Just another quick plug for Endgame from a review on Amazon:
“Endgame: ‘The final stages of an extended process...’ The aptly chosen title for Mauldin's new book reflects the vision that he started sharing over a decade ago when he foresaw the Muddle Through Economy (he repeatedly warned about Muddle Through in his free weekly newsletter at Thoughts from the Frontline and in his best-selling books).
“In Endgame, Mauldin and Tepper detail the history of events that layered increasing debts on an underperforming economy. Their analysis is not limited to the U.S., but rather walks around the world highlighting a global issue. Mauldin again demonstrates his laudable ability to synthesize vast amounts of information into relevant nuggets. The first half of Endgame lays the foundation brick-by-brick, including a look at the basics of economics and recent research to understand the situation. The second half of the book proceeds country by country laying out the common and unique problems that they confront. It exposes a world of vulnerability, but not one that is hopelessly destined. Mauldin and Tepper are optimists, and present a call to action that can result in a successful endgame.
“Once again, as another decade starts, Mauldin assembles a plethora of data and charts to deliver information that investors, policy makers, and involved citizens need to better understand and act upon. From the classic principles of Minsky to the modern groundbreaking research of Reinhart and Rogoff, Mauldin explains clearly the credible scenario that the burdens from mountains of debt create another decade or longer of Muddle Through as a process rather than an event. Passage through the vestibule of the endgame requires restitution in the forms of deflation, inflation, volatility, and slow economic growth. Despite the headwinds, endgame need not be game-over – which appears to be Mauldin's personal game plan for his new book. He includes writings to his children that their future can be much brighter than the current period that we confront. Knowledge is power and you'll find both in Endgame.”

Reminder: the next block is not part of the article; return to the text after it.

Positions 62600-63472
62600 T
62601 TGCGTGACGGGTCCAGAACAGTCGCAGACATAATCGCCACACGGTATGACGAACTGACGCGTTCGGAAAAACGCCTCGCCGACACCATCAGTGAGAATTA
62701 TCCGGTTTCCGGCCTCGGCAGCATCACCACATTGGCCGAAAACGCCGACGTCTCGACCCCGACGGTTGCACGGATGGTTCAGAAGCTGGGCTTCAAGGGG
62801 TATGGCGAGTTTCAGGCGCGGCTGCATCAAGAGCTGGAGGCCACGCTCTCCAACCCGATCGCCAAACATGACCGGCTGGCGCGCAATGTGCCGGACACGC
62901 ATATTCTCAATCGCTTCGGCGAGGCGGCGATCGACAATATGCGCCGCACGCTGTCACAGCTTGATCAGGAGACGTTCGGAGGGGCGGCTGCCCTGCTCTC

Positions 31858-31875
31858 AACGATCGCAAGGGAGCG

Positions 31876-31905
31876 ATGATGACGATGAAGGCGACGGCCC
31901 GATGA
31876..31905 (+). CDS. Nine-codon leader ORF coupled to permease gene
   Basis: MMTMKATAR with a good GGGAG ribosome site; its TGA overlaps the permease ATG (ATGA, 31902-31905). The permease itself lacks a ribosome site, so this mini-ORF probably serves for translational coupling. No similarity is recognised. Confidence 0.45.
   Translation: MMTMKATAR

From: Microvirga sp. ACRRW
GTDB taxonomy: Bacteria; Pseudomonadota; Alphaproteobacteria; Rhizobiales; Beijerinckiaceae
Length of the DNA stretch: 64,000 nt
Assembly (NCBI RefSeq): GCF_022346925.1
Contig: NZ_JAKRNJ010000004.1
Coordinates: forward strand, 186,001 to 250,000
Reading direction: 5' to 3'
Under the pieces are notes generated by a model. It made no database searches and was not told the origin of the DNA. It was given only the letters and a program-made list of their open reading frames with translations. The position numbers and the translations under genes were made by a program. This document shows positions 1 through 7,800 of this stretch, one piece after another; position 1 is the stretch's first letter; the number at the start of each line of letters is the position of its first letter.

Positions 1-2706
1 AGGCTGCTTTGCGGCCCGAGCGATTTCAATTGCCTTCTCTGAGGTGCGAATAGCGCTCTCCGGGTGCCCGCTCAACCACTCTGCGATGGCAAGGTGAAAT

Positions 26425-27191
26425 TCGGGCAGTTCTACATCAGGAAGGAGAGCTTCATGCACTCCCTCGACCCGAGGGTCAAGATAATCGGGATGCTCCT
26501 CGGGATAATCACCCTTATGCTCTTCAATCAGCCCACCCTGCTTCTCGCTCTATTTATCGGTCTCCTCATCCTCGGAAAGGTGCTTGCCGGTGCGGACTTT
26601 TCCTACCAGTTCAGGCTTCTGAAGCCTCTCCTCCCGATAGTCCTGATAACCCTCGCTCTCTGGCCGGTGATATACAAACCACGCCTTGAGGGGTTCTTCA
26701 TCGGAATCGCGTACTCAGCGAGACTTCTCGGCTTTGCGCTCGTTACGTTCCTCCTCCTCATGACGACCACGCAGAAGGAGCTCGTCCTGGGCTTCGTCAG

Your writing away analyst,
Today’s OTB features an excerpt from my friend Vitaliy Katsenelson’s recently published The Little Book of Sideways Markets. Vitaliy is CIO at Investment Management Associates, a value investment firm in Denver, and he is a prolific and engaging writer (you can find and subscribe to his articles at http://ContrarianEdge.com). I had the pleasure of writing the foreword to Vitaliy’s book, and here is a brief excerpt:
“Markets go from long periods of appreciation to long periods of stagnation. These cycles last on average 17 years. If you bought an index in the United States in 1966, it was 1982 before you saw a new high – that was the last secular sideways market in the United States (until the current one). Investing in that market was difficult, to say the least. But buying in the beginning of the next secular bull market in 1982 and holding until 1999 saw an almost 13 times return. Investing was simple, and the rising markets made geniuses out of many investors and investment professionals.
“Since early 2000, markets in much of the developed world have basically been down to flat. Once again, we are in a difficult period. Genius is in short supply.
“ ‘But why?’ I am often asked. Why don’t markets just continue to go up, as so many pundits say that “over the long term” they do? I agree that over the very long term markets do go up. And therein is the problem: Most people are not in the market for that long – 40 to 90 years. Maybe it’s the human desire to live forever that has many focused on that super-long-term market performance that looks so good.
“In the meantime, we are in a market environment where investors have to be more actively engaged in their investments than before during a bull market when the rising tide lifted all ships. The Little Book of Sideways Markets is a life preserver that will help you navigate these perilous waters. Wear it well and wisely.”
In the excerpt that follows, Vitaliy explains the whys and wherefores of bull, bear, and sideways markets.